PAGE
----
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Just as the converts in Galatia were struggling to understand how their new faith in Christ affected their identity, so I have heard Chinese Singaporean Christians struggle to define their identity as Christians in response to constant negative references in the media to "Christian/Western values." This equation of Christian values and Western values implies that when Chinese people become Christians, they abandon their Chinese identity and become Westerners. Unfortunately, conversions to the Christian faith are often accompanied by such a change in cultural identity, which seems to be required by strong Western influences both in society and in the church. As a result there is often a painful confusion of identity. "I feel like I'm not really a true Christian unless I give up my Chinese identity and become thoroughly Westernized," one young Chinese Christian man told me. "But I don't understand why I have to adopt so much of the Western culture and deny my own Chinese heritage in order to be a true Christian."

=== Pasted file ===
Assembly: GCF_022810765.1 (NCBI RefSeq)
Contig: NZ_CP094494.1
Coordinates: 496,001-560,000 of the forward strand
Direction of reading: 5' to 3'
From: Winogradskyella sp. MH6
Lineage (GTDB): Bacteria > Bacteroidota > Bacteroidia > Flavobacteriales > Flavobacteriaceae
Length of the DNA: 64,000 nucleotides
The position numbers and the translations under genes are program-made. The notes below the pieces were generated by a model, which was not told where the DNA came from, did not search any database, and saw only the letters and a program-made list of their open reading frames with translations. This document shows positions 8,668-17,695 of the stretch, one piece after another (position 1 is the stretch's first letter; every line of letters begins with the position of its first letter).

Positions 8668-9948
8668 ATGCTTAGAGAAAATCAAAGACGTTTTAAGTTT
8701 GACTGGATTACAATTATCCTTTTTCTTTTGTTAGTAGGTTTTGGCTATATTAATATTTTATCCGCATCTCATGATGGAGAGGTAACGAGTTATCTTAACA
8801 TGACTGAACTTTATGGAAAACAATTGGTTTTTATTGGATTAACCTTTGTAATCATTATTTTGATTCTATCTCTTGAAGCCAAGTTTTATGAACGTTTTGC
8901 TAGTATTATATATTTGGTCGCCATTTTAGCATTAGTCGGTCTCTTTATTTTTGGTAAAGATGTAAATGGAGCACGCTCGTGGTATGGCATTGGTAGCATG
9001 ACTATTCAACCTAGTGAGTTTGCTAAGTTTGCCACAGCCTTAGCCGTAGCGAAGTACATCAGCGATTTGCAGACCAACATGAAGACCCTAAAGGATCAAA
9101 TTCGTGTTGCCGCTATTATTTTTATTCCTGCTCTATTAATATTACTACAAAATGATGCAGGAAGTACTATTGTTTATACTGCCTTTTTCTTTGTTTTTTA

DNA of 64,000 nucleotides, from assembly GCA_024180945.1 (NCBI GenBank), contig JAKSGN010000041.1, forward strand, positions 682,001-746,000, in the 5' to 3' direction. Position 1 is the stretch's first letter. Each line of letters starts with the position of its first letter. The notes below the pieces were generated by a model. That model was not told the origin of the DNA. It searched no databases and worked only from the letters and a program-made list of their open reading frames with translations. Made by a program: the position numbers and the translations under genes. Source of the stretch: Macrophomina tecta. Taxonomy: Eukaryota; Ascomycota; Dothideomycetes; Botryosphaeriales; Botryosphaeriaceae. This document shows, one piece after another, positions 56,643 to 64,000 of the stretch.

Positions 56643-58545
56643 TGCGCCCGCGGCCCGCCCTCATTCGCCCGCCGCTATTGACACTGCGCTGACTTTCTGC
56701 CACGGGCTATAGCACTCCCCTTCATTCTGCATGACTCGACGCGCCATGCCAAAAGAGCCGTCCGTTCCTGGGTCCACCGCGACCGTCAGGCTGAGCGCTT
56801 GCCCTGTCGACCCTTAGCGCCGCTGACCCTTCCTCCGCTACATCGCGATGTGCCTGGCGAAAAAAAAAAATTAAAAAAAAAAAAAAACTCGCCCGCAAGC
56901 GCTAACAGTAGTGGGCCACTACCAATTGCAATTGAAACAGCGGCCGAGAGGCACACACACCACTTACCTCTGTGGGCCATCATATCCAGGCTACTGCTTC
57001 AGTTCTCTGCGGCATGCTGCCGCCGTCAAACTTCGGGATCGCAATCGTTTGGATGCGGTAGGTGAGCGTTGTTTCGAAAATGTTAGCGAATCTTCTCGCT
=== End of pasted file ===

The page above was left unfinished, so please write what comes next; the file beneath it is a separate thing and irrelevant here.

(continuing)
Similar questions have been raised in every age and culture as converts to the Christian faith wrestle to understand their identity as Christians. Even in so-called Christian countries, Christians need to discern the difference between their identity as God's children and the identity offered by the dominant forces of the surrounding culture.
It is helpful in the context of this discussion about the Christian's sense of identity to reflect on Paul's response to the identity crisis faced by the Galatian Christians. They were adrift in a no man's land between the pagan temples and the Jewish synagogues. They belonged to neither. They had abandoned the gods and religious practices of the temples. But they did not attend the Jewish synagogues, nor were they welcome there, even though they read the Jewish Scriptures and believed in a Jewish Messiah. As new Christians without a clear sense of identity, they were easily persuaded that if they acquired a Jewish identity they would belong to the people of God. They were probably reminded that the mother church in Jerusalem was a law-observant Jewish church. So if they really wanted to belong to the true church, they would have to be Jewish. They were in the process of receiving circumcision and the law so that they could belong to the people who claimed to be the true recipients of God's blessing.
In Galatians 3:6-9 we see how Paul defines the identity of the Galatian believers: he compares them to Abraham (v. 6), then he identifies them as children of Abraham on the basis of a common family characteristic (v. 7); he confirms that identification by quoting Scripture (v. 8), and on that basis he includes them in the family blessing (v. 9). Our own sense of identity can be clarified and strengthened as we trace the steps in this identification process.